January 23, 2009

Aliquots — Research highlights from VUMC laboratories

Featured Image

We welcome suggestions for research to highlight in Aliquots. The items should be primary research articles (no reviews, editorials or commentaries) published within the last two months in a peer-reviewed journal. Please send the article citation (PDF if available) and any other feedback about the column to: aliquots@vanderbilt.edu.


Genome scan finds dementia locus

Alzheimer’s disease (AD) is the leading cause of dementia in the elderly. Although genetic determinants are implicated in the development of late-onset AD, the most common form that develops after age 60, few genes have been definitively linked to the disease.

In an attempt to find genes that might increase an individual’s risk for late-onset AD, Jonathan Haines, Ph.D., Margaret Pericak-Vance, Ph.D., and colleagues performed a genome-wide association study (GWAS), scanning the entire genome (550,000 variations) of 492 people with late-onset AD and 498 controls.

They report in the January issue of the American Journal of Human Genetics the strong association of a variant on chromosome 12 with late-onset AD. The region is near the vitamin D receptor gene, an appealing candidate that has previously been linked to AD. Low vitamin D levels also have been reported in patients with AD and other dementias. The investigators also identified four other strongly associated regions and validated nine candidate genes that show association in their study and in another GWAS.

— Leigh MacMillan


Paralysis from protein back-up?

Hereditary spastic paraplegia (HSP) is a progressive degenerative disease of the spinal cord that impairs the ability to walk. Mutations in the gene NIPA1 have been associated with one form of HSP. To explore the cellular consequences of these mutations – which have remained unclear – Peter Hedera, M.D., and colleagues inserted the human NIPA1 mutations into various cell lines and into the worm C. elegans.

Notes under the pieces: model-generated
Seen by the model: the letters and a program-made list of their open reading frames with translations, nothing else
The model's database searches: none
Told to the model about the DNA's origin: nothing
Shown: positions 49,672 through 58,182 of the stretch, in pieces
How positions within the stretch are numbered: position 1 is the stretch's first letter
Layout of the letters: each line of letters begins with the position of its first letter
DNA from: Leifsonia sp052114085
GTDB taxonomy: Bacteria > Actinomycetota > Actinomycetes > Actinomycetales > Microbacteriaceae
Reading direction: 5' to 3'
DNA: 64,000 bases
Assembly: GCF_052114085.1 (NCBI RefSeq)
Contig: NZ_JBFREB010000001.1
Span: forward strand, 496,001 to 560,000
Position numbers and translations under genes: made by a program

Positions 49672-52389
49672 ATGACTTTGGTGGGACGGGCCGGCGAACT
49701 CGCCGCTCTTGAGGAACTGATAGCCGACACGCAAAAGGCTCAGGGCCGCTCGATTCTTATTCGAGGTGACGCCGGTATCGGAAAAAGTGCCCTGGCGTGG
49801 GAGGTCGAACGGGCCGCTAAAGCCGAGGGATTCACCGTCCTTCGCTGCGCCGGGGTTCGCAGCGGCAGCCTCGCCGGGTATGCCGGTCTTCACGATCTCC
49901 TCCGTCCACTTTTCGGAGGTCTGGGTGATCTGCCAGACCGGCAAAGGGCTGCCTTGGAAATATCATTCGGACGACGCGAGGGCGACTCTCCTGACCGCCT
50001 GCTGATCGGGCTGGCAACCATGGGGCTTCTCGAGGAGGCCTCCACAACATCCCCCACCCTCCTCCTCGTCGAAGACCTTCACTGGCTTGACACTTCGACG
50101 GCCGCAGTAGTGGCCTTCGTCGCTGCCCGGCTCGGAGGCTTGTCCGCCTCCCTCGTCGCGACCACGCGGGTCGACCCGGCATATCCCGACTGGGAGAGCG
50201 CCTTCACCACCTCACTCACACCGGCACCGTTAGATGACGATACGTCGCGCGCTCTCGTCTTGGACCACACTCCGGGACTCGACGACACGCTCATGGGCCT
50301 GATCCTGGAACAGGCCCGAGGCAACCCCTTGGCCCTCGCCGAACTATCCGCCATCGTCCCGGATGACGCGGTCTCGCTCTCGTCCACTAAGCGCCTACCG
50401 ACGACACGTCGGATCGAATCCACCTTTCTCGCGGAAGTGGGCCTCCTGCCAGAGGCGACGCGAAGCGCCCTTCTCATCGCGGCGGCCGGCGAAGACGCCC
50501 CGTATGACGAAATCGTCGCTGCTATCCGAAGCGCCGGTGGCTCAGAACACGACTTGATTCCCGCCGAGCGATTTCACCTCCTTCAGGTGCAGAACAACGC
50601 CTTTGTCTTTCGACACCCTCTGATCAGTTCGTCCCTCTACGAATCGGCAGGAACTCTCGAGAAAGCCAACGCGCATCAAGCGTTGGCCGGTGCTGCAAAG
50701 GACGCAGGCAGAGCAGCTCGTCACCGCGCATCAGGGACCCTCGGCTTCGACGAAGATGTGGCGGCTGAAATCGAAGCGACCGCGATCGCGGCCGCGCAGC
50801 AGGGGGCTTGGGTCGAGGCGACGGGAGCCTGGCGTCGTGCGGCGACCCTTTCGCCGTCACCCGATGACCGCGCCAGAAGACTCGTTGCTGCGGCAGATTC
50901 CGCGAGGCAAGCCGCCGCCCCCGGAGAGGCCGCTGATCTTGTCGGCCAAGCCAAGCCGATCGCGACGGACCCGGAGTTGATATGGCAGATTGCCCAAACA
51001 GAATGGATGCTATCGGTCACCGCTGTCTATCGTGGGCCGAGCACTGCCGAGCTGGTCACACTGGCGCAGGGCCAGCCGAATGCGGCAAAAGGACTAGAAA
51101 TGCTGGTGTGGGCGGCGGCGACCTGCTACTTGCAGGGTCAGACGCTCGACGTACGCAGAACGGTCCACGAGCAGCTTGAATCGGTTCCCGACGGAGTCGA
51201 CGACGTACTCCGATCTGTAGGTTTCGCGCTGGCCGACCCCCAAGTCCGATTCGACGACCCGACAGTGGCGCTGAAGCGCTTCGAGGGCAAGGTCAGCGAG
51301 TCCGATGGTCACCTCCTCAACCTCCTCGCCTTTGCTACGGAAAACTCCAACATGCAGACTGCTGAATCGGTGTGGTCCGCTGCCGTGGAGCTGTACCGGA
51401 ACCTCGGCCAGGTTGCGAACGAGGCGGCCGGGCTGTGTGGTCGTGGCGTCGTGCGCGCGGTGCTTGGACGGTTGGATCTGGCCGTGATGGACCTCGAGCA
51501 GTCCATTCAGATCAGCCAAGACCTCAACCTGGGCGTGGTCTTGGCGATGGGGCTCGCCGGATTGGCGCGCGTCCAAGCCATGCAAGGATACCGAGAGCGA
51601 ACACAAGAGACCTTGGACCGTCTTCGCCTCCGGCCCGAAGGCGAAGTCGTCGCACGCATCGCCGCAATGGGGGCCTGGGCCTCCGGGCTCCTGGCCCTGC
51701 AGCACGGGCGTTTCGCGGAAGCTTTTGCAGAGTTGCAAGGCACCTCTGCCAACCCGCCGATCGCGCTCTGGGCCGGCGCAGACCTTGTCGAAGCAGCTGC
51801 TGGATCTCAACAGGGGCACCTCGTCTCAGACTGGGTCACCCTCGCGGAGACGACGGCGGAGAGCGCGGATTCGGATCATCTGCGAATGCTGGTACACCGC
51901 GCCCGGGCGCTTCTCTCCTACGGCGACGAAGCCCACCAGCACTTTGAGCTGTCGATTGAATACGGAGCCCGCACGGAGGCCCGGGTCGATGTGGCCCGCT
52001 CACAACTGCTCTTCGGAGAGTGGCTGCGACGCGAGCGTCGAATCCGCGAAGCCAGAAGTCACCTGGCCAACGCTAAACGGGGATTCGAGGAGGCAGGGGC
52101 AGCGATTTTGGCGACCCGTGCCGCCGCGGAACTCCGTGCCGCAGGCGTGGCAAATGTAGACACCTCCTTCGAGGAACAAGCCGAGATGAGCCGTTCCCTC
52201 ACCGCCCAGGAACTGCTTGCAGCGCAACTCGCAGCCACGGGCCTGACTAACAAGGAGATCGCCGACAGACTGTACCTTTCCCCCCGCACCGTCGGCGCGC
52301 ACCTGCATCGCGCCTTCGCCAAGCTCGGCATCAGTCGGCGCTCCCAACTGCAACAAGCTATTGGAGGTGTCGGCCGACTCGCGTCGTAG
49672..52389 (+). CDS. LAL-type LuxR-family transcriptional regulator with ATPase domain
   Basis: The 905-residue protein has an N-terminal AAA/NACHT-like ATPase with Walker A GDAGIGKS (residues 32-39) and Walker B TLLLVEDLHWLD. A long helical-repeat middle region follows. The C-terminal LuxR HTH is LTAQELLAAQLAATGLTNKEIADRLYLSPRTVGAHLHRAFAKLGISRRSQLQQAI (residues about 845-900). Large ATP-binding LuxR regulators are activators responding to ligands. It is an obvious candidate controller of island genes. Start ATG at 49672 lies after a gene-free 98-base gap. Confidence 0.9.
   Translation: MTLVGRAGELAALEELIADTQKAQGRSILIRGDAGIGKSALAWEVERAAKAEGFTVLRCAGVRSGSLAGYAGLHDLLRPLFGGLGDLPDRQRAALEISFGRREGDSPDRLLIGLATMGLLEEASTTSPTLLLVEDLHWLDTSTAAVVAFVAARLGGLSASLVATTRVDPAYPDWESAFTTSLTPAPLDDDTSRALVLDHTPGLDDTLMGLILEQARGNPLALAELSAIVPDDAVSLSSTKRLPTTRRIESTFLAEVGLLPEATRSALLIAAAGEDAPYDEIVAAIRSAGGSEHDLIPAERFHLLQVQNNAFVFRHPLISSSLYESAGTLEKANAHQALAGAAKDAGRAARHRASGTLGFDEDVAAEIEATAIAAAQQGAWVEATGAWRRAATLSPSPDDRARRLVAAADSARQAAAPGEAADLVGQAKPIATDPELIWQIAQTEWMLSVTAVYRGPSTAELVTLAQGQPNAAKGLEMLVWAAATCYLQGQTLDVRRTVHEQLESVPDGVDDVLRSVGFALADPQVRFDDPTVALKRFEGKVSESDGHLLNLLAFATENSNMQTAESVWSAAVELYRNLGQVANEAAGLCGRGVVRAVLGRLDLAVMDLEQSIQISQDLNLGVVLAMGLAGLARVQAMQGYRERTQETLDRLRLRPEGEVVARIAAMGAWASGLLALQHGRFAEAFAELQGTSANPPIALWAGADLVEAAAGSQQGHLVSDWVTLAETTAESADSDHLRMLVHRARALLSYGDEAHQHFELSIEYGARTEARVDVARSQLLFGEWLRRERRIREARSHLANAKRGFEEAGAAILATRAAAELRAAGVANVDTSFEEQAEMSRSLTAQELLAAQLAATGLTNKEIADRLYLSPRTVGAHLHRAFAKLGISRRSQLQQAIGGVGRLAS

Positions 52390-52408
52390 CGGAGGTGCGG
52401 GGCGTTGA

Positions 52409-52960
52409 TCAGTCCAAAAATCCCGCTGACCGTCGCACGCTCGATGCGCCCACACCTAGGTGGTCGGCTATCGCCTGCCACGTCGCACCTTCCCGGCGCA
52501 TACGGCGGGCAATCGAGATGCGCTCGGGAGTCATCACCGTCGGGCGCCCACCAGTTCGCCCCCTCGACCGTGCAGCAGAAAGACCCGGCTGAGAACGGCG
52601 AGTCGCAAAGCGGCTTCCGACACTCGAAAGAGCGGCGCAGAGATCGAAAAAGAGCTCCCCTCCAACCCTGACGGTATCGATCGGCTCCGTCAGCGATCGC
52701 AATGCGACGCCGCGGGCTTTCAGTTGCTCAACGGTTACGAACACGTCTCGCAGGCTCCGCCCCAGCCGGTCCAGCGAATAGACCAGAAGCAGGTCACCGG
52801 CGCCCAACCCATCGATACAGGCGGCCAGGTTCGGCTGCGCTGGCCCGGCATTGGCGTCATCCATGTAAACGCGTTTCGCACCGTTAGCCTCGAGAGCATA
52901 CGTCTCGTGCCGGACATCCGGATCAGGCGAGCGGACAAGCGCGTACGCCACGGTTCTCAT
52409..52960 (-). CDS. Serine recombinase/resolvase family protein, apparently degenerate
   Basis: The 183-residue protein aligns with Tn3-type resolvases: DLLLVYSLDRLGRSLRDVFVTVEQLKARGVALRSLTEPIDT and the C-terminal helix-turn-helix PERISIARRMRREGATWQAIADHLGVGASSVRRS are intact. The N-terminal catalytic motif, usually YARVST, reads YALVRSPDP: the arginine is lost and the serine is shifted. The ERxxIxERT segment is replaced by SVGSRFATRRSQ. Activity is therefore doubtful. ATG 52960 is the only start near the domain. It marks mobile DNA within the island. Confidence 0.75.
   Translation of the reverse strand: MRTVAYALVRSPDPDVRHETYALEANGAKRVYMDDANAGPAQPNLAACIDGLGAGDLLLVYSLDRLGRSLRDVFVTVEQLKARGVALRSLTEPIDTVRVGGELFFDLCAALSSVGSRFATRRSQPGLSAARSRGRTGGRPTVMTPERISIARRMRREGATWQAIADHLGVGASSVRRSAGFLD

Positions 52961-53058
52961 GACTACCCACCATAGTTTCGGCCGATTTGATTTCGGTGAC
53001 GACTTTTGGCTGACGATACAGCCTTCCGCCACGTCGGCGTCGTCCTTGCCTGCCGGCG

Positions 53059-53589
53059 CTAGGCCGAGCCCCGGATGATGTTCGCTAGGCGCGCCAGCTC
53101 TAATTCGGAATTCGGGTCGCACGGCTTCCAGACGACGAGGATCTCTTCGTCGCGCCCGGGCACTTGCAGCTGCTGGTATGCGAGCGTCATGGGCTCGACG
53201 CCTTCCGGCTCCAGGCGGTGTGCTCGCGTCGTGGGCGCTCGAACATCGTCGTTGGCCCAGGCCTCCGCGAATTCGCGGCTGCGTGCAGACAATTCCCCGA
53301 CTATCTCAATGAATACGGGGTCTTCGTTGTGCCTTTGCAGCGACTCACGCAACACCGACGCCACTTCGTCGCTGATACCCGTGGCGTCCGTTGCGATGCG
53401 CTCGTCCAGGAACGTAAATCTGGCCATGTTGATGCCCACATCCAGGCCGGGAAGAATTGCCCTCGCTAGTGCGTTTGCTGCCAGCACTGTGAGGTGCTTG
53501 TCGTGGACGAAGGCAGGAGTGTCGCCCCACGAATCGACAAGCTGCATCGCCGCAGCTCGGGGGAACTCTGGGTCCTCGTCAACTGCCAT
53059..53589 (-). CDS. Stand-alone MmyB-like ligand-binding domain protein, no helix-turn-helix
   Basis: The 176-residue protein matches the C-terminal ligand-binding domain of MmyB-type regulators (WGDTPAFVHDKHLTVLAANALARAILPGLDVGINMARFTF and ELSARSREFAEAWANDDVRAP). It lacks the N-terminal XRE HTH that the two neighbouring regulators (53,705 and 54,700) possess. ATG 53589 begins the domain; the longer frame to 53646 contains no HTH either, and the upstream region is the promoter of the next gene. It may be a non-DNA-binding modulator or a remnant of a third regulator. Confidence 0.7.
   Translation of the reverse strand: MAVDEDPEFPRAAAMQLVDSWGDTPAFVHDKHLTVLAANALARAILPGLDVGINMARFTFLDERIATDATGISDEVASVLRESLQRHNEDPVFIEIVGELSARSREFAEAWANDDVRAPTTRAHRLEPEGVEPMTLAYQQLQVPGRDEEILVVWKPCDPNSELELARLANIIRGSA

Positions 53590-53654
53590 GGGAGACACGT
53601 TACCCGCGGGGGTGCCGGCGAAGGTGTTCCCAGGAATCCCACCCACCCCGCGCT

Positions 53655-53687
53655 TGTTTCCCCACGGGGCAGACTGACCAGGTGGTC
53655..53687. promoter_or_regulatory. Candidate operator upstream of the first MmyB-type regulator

In the Dec. 17 Journal of Neuroscience, the researchers report that the subcellular distribution of mutant NIPA1 is dramatically altered compared to normal (wild-type) NIPA1. The mutant protein accumulates in the endoplasmic reticulum, the site of protein processing and transport, triggering cell death. Worms carrying mutant NIPA1 exhibited a progressive loss of motor neurons (beginning at day 7) and rapid impairment of motor function with complete paralysis by day 9. The neuronal degeneration due to toxic build-up of NIPA1 protein suggests that therapies aimed at reducing NIPA1 accumulation might help slow the progression of the disease.

— Melissa Marino


Of yeast and men: genome protectors

Genome “surveillance systems” prevent and repair DNA damage to maintain the genome’s stability and protect against cancer-causing mutations. One such system in human cells includes a pair of proteins, ATR and ATRIP. David Cortez, Ph.D., and colleagues previously identified a protein (TopBP1) that interacts with both ATR and ATRIP and stimulates their genome surveillance functions.

The yeast Saccharomyces cerevisiae, a popular model organism for genetics research, contains a version of human ATR-ATRIP, called Mec1-Ddc2. In the Dec. 2 Proceedings of the National Academy of Sciences, Cortez and colleagues identify a protein, called Dpb11, as the activator of Mec1 and the functional “cousin” to human TopBP11. Additionally, they found that Ddc2 interacts genetically and physically with Dpb11 – an interaction similar to that of the human versions of these proteins.

The results demonstrate that this genome surveillance system is conserved from yeast to humans – a finding that could facilitate the study of these cancer-protective mechanisms in a simple model organism.

— Melissa Marino


Cell surface target for cold virus

Human metapneumovirus (hMPV) – first identified in 2001 – is a major cause of serious respiratory illness in young children, but there are no licensed vaccines or antiviral therapies for it.

John Williams, M.D., and colleagues are studying how hMPV causes disease with the aim of finding ways to stop the virus. They have now identified a protein called integrin avb1 as the first functional receptor for hMPV.

The researchers show that antibodies that block avb1 reduce infection of cells by hMPV, but not by its close relative, respiratory syncytial virus. Reducing integrin subunit av or b1 expression also inhibited hMPV infection, while expressing the subunits in cells that hMPV cannot normally infect allowed infection. The team also demonstrated that purified hMPV fusion protein binds to cells, but not when its conserved integrin-binding motif is altered. The findings, reported in the Proceedings of the National Academy of Sciences, extend the role of integrins as receptors for viral pathogens and provide potential therapeutic targets for hMPV.

— Leigh MacMillan

Past Aliquots

June 22, 2012
June 8, 2012
May 11, 2012
April 27, 2012
April 13, 2012
March 30, 2012
March 16, 2012